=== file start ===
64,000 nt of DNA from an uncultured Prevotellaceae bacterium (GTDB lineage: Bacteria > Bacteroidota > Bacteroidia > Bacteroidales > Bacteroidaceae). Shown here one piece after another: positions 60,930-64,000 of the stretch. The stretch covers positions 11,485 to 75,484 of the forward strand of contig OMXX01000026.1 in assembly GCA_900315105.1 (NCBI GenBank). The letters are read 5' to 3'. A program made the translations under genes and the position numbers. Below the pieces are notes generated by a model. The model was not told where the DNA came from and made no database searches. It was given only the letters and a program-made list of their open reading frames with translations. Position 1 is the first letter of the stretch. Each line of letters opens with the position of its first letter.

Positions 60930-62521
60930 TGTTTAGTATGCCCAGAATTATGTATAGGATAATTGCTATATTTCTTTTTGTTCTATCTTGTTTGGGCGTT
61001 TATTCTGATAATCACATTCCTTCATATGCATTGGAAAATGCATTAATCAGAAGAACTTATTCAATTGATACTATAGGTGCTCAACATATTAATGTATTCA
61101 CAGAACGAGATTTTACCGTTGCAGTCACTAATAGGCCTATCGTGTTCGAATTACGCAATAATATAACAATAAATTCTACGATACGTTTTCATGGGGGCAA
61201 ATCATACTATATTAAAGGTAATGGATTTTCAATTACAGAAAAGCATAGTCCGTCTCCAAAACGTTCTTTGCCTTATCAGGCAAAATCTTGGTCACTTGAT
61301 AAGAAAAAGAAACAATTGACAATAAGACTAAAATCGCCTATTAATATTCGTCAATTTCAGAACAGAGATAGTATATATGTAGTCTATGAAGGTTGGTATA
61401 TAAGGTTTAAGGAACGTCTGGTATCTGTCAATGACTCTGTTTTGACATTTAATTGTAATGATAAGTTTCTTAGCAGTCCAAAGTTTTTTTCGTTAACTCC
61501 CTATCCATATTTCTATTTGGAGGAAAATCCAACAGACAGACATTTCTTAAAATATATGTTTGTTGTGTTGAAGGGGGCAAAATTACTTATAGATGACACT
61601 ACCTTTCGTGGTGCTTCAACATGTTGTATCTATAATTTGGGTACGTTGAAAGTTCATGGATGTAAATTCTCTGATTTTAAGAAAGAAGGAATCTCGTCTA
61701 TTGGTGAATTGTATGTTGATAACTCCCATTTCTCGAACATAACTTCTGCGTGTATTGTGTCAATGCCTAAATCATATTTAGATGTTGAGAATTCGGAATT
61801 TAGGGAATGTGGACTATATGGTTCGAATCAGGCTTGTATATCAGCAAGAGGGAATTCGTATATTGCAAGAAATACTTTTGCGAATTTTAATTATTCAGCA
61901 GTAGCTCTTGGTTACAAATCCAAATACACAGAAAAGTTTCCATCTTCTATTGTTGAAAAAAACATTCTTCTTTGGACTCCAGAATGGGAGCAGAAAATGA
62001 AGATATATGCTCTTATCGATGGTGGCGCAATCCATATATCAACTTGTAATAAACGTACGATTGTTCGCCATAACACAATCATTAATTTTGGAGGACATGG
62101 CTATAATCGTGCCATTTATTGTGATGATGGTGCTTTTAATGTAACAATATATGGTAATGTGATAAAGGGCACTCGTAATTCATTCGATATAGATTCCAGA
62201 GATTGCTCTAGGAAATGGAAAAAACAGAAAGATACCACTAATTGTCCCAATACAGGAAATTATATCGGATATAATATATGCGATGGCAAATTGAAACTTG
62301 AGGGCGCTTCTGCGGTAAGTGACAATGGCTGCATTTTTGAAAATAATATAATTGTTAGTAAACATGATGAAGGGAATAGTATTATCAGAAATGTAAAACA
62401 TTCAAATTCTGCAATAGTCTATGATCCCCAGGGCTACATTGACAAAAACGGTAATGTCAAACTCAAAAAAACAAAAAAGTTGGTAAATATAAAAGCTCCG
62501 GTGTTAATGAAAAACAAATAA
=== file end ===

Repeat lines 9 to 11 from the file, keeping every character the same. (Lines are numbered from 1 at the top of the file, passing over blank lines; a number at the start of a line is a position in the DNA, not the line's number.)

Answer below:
61501 CTATCCATATTTCTATTTGGAGGAAAATCCAACAGACAGACATTTCTTAAAATATATGTTTGTTGTGTTGAAGGGGGCAAAATTACTTATAGATGACACT
61601 ACCTTTCGTGGTGCTTCAACATGTTGTATCTATAATTTGGGTACGTTGAAAGTTCATGGATGTAAATTCTCTGATTTTAAGAAAGAAGGAATCTCGTCTA
61701 TTGGTGAATTGTATGTTGATAACTCCCATTTCTCGAACATAACTTCTGCGTGTATTGTGTCAATGCCTAAATCATATTTAGATGTTGAGAATTCGGAATT